Editor's note: Professor Bridgette Carr directs the Human Trafficking Clinic at the University of Michigan Law School. The Human Trafficking Clinic provides direct representation to victims of human trafficking and works to identify solutions to combat human trafficking.
Ann Arbor, Michigan (CNN) -- "We did not have a right to choose where we lived ... freedom of speech, or freedom of actions. The traffickers had keys to our apartment. They controlled all of our movement and travel. They watched us and listened when we called our parents. They didn't let us make friends or tell anyone anything about ourselves. We couldn't keep any of the money we earned. We couldn't ask anyone for help." -- Lena
Lena was an athletic student from Eastern Europe yearning to visit the United States through a study-abroad program at her college. She had visions of learning English and returning home to share her experiences with her family.
But the human traffickers who ensnared her had a different vision for Lena, shipping her to America and exploiting her in the sex industry for profit. They met her at the airport with news that her study abroad placement had been changed. She was given new bus tickets and sent off to Detroit, Michigan. Once there they took her passport and her freedom.
After almost a year of enslavement, Lena risked her life to make a daring escape. She is smart, resilient and funny, and I have been honored to be her attorney through the Human Trafficking Clinic at the University of Michigan Law School.
Unfortunately there are thousands of adults and children like Lena who have not been able to escape their traffickers. These victims, especially the children, are in the same position Lena was: They're being exploited and can't ask anyone for help.
The data on human trafficking is sparse, but what is known is terrifying. It's already the second largest criminal industry in the world -- behind only the trade in illegal drugs -- and it's growing fast. The global commercial sex trade exploits one million children annually. At least 100,000 and perhaps as many as 300,000 children in America are victims of sex trafficking each year.
The grim reality of child sex trafficking in the United States is this: Human traffickers are selling sex with children in big cities and small towns throughout America.
Child sex trafficking has been illegal in the United States since 2000 with the passage of the Trafficking Victims Protection Act. Under this law it is illegal to recruit, harbor, transport, provide or obtain a person under the age of 18 years for the purpose of a commercial sex act. Since the passage of the TVPA many states have passed their own human trafficking laws.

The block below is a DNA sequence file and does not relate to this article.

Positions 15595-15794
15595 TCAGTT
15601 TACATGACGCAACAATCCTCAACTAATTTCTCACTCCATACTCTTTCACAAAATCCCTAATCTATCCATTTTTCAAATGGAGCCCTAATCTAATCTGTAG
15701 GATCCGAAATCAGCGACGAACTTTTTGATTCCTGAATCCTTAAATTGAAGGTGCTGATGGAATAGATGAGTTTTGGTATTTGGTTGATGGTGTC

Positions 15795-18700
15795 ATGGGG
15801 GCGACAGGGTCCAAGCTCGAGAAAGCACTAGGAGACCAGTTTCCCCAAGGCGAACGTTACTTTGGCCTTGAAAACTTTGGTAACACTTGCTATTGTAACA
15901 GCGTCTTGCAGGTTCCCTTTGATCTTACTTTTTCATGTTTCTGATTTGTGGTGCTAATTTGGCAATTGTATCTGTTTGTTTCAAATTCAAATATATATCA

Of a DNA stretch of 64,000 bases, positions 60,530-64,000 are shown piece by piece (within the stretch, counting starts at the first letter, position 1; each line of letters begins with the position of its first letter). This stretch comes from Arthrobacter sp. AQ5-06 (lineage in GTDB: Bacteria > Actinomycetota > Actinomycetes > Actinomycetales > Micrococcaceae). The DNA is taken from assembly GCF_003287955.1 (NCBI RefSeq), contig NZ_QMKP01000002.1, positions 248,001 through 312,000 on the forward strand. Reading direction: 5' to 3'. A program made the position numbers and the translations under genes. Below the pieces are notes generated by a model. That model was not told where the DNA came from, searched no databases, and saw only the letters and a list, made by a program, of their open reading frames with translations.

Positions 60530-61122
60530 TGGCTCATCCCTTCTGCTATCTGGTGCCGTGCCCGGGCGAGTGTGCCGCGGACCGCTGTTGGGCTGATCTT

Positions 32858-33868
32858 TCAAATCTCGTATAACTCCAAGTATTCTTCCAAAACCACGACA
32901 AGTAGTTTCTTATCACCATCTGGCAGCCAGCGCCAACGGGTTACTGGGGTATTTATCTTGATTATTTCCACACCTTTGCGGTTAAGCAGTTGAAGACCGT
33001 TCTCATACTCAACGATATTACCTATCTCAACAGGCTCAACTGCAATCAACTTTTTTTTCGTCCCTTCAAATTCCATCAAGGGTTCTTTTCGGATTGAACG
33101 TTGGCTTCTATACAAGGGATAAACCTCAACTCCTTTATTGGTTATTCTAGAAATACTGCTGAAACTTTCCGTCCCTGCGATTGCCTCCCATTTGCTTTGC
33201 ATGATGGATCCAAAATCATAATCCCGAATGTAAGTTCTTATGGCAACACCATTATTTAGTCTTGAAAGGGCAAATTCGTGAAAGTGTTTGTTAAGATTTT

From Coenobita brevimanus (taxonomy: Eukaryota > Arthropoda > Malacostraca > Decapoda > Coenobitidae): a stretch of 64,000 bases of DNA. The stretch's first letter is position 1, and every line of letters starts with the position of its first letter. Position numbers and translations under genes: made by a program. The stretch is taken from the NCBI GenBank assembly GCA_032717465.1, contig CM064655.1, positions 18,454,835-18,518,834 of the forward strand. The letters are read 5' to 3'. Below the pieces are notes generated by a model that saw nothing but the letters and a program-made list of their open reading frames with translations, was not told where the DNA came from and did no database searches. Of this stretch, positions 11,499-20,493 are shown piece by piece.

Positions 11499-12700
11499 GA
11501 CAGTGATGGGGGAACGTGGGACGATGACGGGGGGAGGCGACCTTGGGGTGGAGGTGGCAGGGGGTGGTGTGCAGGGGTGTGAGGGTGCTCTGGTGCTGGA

Children who are selling sex in the United States are then, by definition, victims of human trafficking. Despite this, child victims of sex trafficking are frequently viewed as criminals rather than as victims. According to the Department of Justice in 2006, six years after the passage of the TVPA, 1,600 children were arrested for prostitution and commercialized vice.
The children victimized by sex trafficking are often very young. On average, girls are first exploited for commercial sex between the ages of 12 and 14. For boys the average age is even younger -- between 11 and 13.
But being a victim of sex trafficking does not have to be a life sentence. Victims can become survivors and build new lives. And while Lena is no longer the young college student she once was and it is too dangerous for her to return home, her speech and actions are now her own. She can choose where she wants to live. She is free.
Through my work with Lena and other clients in the Human Trafficking Clinic we have identified a number of ways to fight sex trafficking.
Raise awareness within your community: One of the biggest barriers to helping victims of sex trafficking is the lack of awareness about the issue. Human traffickers profit when we think human trafficking only happens in foreign countries.
• Human trafficking happens everywhere, and sex trafficking cases involving children have been found in all regions of the country. No community is immune to the horrors of human trafficking.
• Communities must prioritize the fight against human trafficking -- including providing enough resources to law enforcement.
Change the conversation: Children who by law are too young to consent to having sex obviously cannot consent to selling sex, so:
• Victims should not be described as entering into prostitution; they are being exploited and should be described as victims of human trafficking.
• Law enforcement officials often arrest and detain child victims of sex trafficking on either prostitution charges or other charges, such as truancy or curfew violations. Law enforcement must be trained about human trafficking.
• Sellers of sex, especially when they are children, should not be guilty of a criminal violation. Buyers and pimps should be the only individuals at risk of criminal penalties. This would ensure that no victims are arrested or jailed.
Reduce demand: The reality of sex trafficking must not be neutralized or glamorized.
• Individuals who travel abroad to purchase sex from children are demonized in the media and identified as sexual predators, yet individuals who stay in the United States and pay to have sex with children are given the anonymous title "john" -- and frequently aren't even charged with a crime.
• Individuals who pay for sex with children in the United States should be punished.
The opinions expressed in this commentary are solely those of Bridgette Carr.